Legislation will help Florida prepare for rising sea levels, but not address the underlying cause

Florida will draw up the first plans to address the increasing threat of flooding and sea level rise, in a bid to be overseen by the newly established Office of Statewide Resilience, under a bill Governor Ron DeSantis recently signed into law.

The move builds on legislation approved last year that sets aside millions of dollars for infrastructure projects and asks the state’s Department of Environmental Protection to collect flood and sea-level rise data for vulnerability assessments, among other things.

This new step goes a step further, codifying into law the position currently held by Chief Resilience Officer Wesley Brooks and placing the position within the Governor’s Executive Office. It also specifies that the resilience plan, which is due in 2023, should include a project rating submitted by the local government and a narrative of how the plan was developed. The state Department of Transportation must also create a resilience plan for Florida highways.

Together, the two actions represent the first time in about a decade that the top leaders of this climate-change-vulnerable nation are taking over almost every aspect of a global problem. Previously, local governments and regional groups such as the Southeast Florida Regional Climate Change Compact have shown the most leadership on issues such as flooding and sea level rise, warmer temperatures, and more destructive storms, said Beth Alvi, director of policy at Audubon Florida.

“Coordination is the name of the game … to effectively increase Florida’s resilience and to help ensure that the actions we take individually by cities and communities are additive rather than competitive,” he said. “Instead of only draining flood-prone areas upstream, which could exacerbate flooding downstream, let’s look at it comprehensively. And that’s where the state and the DEP come into play, and Wes Brooks, our resilience officer.”

But environmental groups point out that even as DeSantis, a Republican, aims to strengthen infrastructure in this peninsula state from rising sea levels, he has failed to show much action about what is causing climate change and addressing the country’s dependence on fossil fuels.

DeSantis, considered a potential frontrunner for the Republican nomination in the 2024 presidential election, has sought to make the environment a priority for his administration, putting millions of dollars into the Everglades and the state’s other prized and troubled waterways. But he has faced criticism over Florida’s biggest environmental problem: climate change. The governor has described himself as “not a global warming man,” even as his own administration estimates some $26 billion of statewide residential properties will face chronic flooding by 2045.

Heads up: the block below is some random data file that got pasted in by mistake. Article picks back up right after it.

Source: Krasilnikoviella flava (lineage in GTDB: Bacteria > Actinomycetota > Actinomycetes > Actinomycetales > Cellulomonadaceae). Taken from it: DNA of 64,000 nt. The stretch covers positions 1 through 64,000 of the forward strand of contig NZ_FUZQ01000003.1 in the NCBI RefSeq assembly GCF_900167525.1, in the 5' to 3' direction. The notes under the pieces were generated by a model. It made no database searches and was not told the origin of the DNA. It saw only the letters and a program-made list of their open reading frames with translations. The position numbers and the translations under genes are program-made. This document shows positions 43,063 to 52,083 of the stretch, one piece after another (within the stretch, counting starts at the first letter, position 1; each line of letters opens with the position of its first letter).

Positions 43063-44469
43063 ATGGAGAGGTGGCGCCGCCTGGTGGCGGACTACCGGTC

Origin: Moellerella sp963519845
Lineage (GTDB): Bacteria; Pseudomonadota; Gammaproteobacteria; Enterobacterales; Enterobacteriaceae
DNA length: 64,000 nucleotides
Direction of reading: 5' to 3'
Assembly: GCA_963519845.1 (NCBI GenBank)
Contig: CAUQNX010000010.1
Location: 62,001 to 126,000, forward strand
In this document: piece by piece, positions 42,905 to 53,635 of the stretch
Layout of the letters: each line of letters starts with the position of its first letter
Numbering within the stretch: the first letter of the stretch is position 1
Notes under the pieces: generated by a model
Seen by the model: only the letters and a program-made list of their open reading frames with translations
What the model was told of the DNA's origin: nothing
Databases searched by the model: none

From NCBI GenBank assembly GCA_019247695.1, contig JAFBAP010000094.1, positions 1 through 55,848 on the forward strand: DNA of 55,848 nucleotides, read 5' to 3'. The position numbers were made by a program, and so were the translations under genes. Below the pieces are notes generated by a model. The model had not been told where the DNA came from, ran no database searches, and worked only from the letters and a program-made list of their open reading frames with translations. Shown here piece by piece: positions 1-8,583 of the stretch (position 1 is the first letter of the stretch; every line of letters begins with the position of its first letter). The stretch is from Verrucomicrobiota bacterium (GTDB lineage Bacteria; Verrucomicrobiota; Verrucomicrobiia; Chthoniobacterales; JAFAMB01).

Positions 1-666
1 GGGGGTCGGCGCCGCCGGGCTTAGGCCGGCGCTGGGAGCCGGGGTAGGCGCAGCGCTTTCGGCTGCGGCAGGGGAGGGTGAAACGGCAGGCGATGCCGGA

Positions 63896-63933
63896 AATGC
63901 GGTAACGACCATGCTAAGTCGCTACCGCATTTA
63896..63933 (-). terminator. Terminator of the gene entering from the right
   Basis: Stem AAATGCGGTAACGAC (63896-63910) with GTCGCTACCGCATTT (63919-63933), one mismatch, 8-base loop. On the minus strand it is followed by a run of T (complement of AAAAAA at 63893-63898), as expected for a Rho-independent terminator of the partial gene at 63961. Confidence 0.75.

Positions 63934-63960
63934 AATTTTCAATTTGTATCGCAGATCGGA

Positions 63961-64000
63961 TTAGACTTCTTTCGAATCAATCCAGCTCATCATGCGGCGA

State Agriculture Commissioner Nikki Fried, a Democrat who is running against DeSantis in this year’s gubernatorial election, proposed a goal earlier this spring for a transition to cleaner energy sources, but it’s unclear how effective the goal will be. His department does not have the authority to enforce the objectives. The utility must submit a progress report to its department, which will review the report and provide it to the Public Service Commission.

The Commission, which oversees utilities, tends to accept their rejection of renewable energy and energy efficiency. Destinations are still facing a formal approval process. Fried, a Democrat, is running against DeSantis in the 2022 gubernatorial election.

Fried is not alone in pushing for more clean energy in Florida. Anna Eskamani State Representative D-Orlando was among 30 representatives who signed an Earth Day letter asking the governor to declare a climate emergency in Florida.

“There is an emphasis on resilience, which is important, but none on actual mitigation or helping to combat our carbon production and the human actions that cause sea level rise,” said Eskamani, who is sponsoring legislation this spring that will put the state on the path to 100 percent clean energy by mid-century. The act never got a committee hearing.

“The reality is that we are going to spend money now to tackle the rising costs of sea level rise, but it will be even more expensive if we don’t do anything to address the causes of this problem,” Eskamani said.

Thomas Ruppert, coastal planning specialist for the Florida Sea Grant, a coastal resources-focused education and research organization at the University of Florida, said that together this year’s and last year’s legislation is a short-term improvement but could actually make Florida more comfortable. vulnerable in the future, as they pave the way for more development in flood prone areas.

“The current approach is really focused on reducing vulnerability today and perhaps tomorrow,” he said. “But this can actually encourage a sense of security and further investment in areas that may not, in the long term, be very safe. So when an event comes along that exceeds the infrastructure design parameters, something bigger than, say, a 100 year hurricane event, we realize that our vulnerability to that event may be even greater than if we didn’t… literally and figuratively dig ourselves into it. into the hole.”

This story was produced in partnership with Inside Climate News.

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